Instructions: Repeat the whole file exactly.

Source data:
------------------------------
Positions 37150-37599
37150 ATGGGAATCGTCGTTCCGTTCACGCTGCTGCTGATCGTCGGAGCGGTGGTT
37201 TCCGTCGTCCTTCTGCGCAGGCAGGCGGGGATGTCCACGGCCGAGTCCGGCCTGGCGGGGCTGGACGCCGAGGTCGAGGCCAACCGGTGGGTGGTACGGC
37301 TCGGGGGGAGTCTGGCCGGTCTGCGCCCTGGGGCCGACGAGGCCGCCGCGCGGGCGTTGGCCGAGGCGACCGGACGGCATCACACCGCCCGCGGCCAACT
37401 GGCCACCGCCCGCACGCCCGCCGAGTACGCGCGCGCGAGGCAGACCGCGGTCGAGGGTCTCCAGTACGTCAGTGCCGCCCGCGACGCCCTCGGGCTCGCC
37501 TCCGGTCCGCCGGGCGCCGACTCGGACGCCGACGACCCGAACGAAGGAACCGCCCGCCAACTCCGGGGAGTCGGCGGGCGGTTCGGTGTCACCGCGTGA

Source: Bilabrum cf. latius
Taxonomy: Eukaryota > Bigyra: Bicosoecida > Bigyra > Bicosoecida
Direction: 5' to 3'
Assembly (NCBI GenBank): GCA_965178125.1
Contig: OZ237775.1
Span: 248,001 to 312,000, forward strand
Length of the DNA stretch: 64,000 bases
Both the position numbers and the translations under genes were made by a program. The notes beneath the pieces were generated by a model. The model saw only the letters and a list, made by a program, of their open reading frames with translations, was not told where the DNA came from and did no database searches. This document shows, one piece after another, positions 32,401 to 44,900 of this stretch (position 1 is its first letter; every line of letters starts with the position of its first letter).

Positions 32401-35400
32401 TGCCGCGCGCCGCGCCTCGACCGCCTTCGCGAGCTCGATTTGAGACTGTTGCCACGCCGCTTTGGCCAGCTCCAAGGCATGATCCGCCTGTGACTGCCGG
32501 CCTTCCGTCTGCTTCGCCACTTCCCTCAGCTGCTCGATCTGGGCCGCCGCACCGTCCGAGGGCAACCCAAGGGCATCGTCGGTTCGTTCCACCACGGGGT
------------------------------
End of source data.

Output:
Positions 37150-37599
37150 ATGGGAATCGTCGTTCCGTTCACGCTGCTGCTGATCGTCGGAGCGGTGGTT
37201 TCCGTCGTCCTTCTGCGCAGGCAGGCGGGGATGTCCACGGCCGAGTCCGGCCTGGCGGGGCTGGACGCCGAGGTCGAGGCCAACCGGTGGGTGGTACGGC
37301 TCGGGGGGAGTCTGGCCGGTCTGCGCCCTGGGGCCGACGAGGCCGCCGCGCGGGCGTTGGCCGAGGCGACCGGACGGCATCACACCGCCCGCGGCCAACT
37401 GGCCACCGCCCGCACGCCCGCCGAGTACGCGCGCGCGAGGCAGACCGCGGTCGAGGGTCTCCAGTACGTCAGTGCCGCCCGCGACGCCCTCGGGCTCGCC
37501 TCCGGTCCGCCGGGCGCCGACTCGGACGCCGACGACCCGAACGAAGGAACCGCCCGCCAACTCCGGGGAGTCGGCGGGCGGTTCGGTGTCACCGCGTGA

Source: Bilabrum cf. latius
Taxonomy: Eukaryota > Bigyra: Bicosoecida > Bigyra > Bicosoecida
Direction: 5' to 3'
Assembly (NCBI GenBank): GCA_965178125.1
Contig: OZ237775.1
Span: 248,001 to 312,000, forward strand
Length of the DNA stretch: 64,000 bases
Both the position numbers and the translations under genes were made by a program. The notes beneath the pieces were generated by a model. The model saw only the letters and a list, made by a program, of their open reading frames with translations, was not told where the DNA came from and did no database searches. This document shows, one piece after another, positions 32,401 to 44,900 of this stretch (position 1 is its first letter; every line of letters starts with the position of its first letter).

Positions 32401-35400
32401 TGCCGCGCGCCGCGCCTCGACCGCCTTCGCGAGCTCGATTTGAGACTGTTGCCACGCCGCTTTGGCCAGCTCCAAGGCATGATCCGCCTGTGACTGCCGG
32501 CCTTCCGTCTGCTTCGCCACTTCCCTCAGCTGCTCGATCTGGGCCGCCGCACCGTCCGAGGGCAACCCAAGGGCATCGTCGGTTCGTTCCACCACGGGGT